4. Museum professionals don’t have the tools to make wise decisions about when and why to self-censor. Many people mentioned the intelligent design/evolution debate, raising examples of angry homeschoolers and religious groups. Few were able to articulate a response policy that wasn't based entirely on the volume of the ire raised. If you do offend, ask yourself—who do you offend and why? Do they have a valid claim or not? Do they represent a major constituency or not? One woman shared an anecdote about a label at a zoo that suggested that humans are crowding out elephants. She was pleased to receive angry letters about the label. It let her know that people were reading it and cared.
So how do we evaluate and make decisions about self-censorship? To prepare for the session, we talked about a metaphorical "comfort map" in the form of a bullseye, with the center circle for safe things, the intemediate ring for iffy things, and the outer ring for things outside our comfort zone. The important thing is not where you "draw the line" but how--and how we understand what is inside and outside our personal comfort zones. For the session, we made that concept real. Over 100 participants contributed post-its to the comfort map (shown at right) with examples in the categories of "safe," "iffy," and "no way." As you can see, most of the examples were in the iffy category--the hazy borders of our comfort. To that end, I have captured the examples on the post-its in five categories, separating the "iffy" layer into three categories (creatively named 1, 2, 3). Here are the words that came up on the comfort zone map:And here is the complete transcription of the post-its. There's a lot of great content in them. Note that the authors did not identify whether these examples represent real situations, fictitious potential, risks taken or avoided. I encourage you to add your own examples and thoughts on this list to the comments. Thank you to everyone who participated and I hope that this is just the beginning of a larger discussion about courage, thoughtfulness, and consideration of self-censorship.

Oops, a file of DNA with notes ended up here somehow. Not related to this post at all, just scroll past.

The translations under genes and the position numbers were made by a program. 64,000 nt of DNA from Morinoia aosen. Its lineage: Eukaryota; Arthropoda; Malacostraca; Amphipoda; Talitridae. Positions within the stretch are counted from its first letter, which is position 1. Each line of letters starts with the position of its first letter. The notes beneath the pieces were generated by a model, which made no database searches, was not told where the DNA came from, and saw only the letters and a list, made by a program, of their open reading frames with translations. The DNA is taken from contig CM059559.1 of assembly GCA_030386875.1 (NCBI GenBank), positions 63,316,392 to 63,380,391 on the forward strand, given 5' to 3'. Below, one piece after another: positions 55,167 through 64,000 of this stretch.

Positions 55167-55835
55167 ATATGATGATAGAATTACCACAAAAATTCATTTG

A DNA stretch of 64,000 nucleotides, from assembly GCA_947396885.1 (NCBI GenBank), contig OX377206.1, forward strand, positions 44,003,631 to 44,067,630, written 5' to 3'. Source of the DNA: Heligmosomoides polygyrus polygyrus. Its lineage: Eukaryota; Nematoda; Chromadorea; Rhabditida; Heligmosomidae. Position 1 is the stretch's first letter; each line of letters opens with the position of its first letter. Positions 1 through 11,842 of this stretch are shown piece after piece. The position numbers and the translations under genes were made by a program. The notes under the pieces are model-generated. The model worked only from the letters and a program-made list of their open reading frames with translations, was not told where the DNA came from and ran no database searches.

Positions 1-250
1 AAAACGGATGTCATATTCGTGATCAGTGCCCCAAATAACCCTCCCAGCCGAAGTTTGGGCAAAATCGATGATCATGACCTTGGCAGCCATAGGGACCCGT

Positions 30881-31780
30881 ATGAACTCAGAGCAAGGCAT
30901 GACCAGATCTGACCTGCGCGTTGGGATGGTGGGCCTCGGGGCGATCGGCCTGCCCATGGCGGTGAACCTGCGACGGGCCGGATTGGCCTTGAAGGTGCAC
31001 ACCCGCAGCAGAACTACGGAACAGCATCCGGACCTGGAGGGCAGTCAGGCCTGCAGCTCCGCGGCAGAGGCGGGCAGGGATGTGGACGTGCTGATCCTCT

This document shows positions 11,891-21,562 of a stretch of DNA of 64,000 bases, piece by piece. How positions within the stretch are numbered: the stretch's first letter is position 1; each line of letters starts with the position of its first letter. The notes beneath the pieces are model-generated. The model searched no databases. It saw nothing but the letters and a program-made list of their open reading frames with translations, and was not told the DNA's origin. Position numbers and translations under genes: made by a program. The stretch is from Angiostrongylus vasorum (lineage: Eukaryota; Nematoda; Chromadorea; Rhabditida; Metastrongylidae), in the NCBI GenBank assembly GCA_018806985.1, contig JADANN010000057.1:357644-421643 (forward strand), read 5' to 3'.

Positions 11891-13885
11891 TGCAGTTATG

Safe Zone:
  • Politics
  • Medical testing on animals… leading to death. Experimental trails on humans
  • Historical antecedents to modern day “hot button” topics
  • Lecture series
  • Population growth (down arrow)
  • What technology is developed reflects the political structure of a society and its values
  • An exhibit of a plastinated cow or pig as part of a larger Children’s museum exhibition on agriculture. The cow or pig exhibit is called “Meet Your Meat.”